Power Your Project


It is incredible how much we can do if we put our mind to it. Many people come up with ideas, and some of those ideas are excellent thoughts. Unfortunately, many of those neat ideas fail because the people who have them are going to get them done. They talk about the ideas they mull it over, they make it sound good, and they will get to it… Eventually.

The trick of ‘eventually’ is the fact that it never comes. Eventually is something like a carrot on a stick. The stick is strapped to your head and eventually dangling out there in front of you, just out of reach. Every time you take a step forward trying to get towards eventually, it moves that one step away from you.

So, the question becomes, is this a game that’s rigged for the bemusement of others? Is this some cosmic scam to make us want more and yet keep us in our place? Why should I play the game when it’s fixed? These are all excellent questions. Unfortunately, they are the wrong questions and are on the wrong track to getting things done.

Don’t eventually get something done. Get it done. Do it, figure out what goes wrong or what could make it better, and then do that. Every time you do something to make your idea better and more tangible, evaluate your work. You need to know what is working with your thoughts and projects and what is not. Plans are like a plane, they need to be flight worthy.

Just like a plane, your project cannot get off the ground carrying a bunch of excess weight that doesn’t add to the lift or speed of the project. Your aircraft cannot immediately go from ground level to 40,000 feet. It will fall back to earth. Aircraft need to take a slow, smooth rise from takeoff until they’ve gathered enough power to start a climb. When they have the ability, and everything is stabilized, then they can begin to gain altitude and climb higher. We have seen it before where some pilots try to fly at too steep an angle when taking off and end up crashing back to the ground. Unfortunately, we have seen many small businesses do the same.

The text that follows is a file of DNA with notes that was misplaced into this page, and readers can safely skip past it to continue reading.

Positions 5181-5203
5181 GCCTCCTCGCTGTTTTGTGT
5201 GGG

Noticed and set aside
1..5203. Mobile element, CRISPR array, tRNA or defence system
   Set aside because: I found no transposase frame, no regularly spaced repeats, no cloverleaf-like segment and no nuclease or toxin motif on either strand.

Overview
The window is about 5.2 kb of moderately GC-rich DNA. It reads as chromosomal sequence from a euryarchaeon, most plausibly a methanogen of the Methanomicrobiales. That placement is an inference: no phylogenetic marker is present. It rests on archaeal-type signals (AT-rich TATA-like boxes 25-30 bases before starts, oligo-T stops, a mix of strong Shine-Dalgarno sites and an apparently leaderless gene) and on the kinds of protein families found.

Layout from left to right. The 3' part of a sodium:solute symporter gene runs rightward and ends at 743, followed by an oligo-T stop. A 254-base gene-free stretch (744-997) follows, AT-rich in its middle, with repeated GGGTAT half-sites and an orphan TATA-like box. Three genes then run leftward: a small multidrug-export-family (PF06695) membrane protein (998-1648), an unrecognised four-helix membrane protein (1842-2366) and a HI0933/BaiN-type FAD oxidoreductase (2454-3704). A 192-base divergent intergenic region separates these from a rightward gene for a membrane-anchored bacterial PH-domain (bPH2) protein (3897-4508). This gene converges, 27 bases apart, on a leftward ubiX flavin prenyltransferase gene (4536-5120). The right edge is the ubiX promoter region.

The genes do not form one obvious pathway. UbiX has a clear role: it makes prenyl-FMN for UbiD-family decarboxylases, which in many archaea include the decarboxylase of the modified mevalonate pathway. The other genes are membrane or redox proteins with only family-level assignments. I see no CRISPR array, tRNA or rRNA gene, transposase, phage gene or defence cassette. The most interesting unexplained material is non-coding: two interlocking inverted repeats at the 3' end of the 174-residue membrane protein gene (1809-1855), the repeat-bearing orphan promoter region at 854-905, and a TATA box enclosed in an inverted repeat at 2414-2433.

The trick is to start small and then build on what you know and what you learn. The Wright brothers did not attempt to develop a DC-3 and launch it from Kitty Hawk. They started with essentially what was a powered kite and built from there. In the beginning, every time they flew, they learn something new. It was that painstaking step-by-step learning curve which allowed them to get better. That same learning curve moved on to the marvels we have today. Imagine less than 70 years after their flight, we had grown to the point where we put men on the moon.

70 years from powered flight to a man on the moon. If you give your project the time it needs and work at it, think of where those projects might take you.

Thank you for being with me today. I hope to be with you again tomorrow.

Author: Mike Balof

A retired Air Force Master Sergeant, Mike used to lay in bed at night and worry about what would happen if his plant closed or found himself without a job. One day his plant closed. Rather than panic and hysteria (OK, maybe a little) Mike found himself carried away on the adventure of his life. Mike started with the best job he ever had working at Home Depot. He spent 8 years working with job seekers at a local workforce center, helping them to find employment. He then started his own company developing courses, writing books and urging others to follow their own paths into the future. Mike holds a Master of Arts in Adult Education and Training and a Bachelor of Business Management, earned through the University of Phoenix and an AAS degree in Electronics Systems Technology from the Community College of the Air Force. Mike is a member of the Delta Mu Delta Business Honor Society.

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